These authors report 17 patients who underwent reconstruction surgery for massive glenoid bone loss after a prior total shoulder using an autologous iliac crest bone graft and secondary revision arthroplasty.
Constant scores improved from 24 ± 17 and to 40 ± 13. CT scans revealed adequate glenoid bone stock restoration with no relevant graft resorption or loosening of the glenoid.
This is a complex two-stage procedure. In the first step the humeral component was revised and the glenoid component removed. A tricortical bone graft from the ipsilateral iliac crest, contoured and fixed to the native glenoid by cannulated 2.7-mm titanium screws. Three months later a second surgery was performed at which the screws were removed and a cemented keeled polyethylene glenoid component inserted.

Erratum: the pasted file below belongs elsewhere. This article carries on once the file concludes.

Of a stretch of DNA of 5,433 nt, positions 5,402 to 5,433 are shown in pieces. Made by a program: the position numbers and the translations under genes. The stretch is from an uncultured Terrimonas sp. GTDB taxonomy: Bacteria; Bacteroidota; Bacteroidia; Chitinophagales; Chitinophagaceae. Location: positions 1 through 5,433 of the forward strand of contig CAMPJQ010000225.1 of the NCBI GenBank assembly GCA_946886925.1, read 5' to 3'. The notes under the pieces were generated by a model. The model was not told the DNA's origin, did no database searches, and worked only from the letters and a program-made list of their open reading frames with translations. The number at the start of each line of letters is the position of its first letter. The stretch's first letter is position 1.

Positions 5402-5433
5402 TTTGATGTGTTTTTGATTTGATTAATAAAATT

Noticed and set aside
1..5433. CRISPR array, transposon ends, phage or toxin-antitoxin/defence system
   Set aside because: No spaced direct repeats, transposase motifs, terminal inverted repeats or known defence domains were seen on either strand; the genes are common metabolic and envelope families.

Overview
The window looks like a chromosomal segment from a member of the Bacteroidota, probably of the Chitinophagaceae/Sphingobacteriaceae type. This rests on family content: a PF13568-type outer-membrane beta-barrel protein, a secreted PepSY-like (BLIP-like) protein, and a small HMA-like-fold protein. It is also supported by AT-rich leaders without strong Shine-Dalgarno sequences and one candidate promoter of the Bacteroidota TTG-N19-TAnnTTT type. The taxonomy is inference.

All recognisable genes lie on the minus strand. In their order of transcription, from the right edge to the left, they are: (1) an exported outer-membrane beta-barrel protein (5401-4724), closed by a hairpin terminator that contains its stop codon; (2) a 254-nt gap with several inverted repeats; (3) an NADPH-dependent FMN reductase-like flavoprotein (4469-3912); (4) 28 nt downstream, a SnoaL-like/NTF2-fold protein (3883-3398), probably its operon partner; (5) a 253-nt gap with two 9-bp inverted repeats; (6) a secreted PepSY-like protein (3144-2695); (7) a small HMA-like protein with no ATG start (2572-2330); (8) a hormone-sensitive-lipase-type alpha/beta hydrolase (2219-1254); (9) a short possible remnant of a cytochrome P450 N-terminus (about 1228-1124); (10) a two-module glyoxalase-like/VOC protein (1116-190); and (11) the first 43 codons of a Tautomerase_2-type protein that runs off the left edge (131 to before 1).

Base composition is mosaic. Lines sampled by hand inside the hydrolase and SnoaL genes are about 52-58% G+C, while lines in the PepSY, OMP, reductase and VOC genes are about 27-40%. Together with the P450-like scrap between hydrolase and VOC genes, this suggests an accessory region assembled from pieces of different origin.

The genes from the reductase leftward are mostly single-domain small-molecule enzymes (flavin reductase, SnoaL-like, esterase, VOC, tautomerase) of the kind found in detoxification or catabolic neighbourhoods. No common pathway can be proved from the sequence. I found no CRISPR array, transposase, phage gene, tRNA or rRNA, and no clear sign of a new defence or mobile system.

Comment: These authors have demonstrated a possible approach to the failed glenoid component with bone loss: a two stage graft reconstruction.
Because of concern regarding the possibility of infection associated with glenoid component failure and the poor quality of residual bone at the time of revision, we usually remove the glenoid component, avoid grafting of any type and revise the humeral component to articulate with the residual glenoid bone as shown here, here and here. This is a single stage approach that avoids the risk of a second glenoid component failure.
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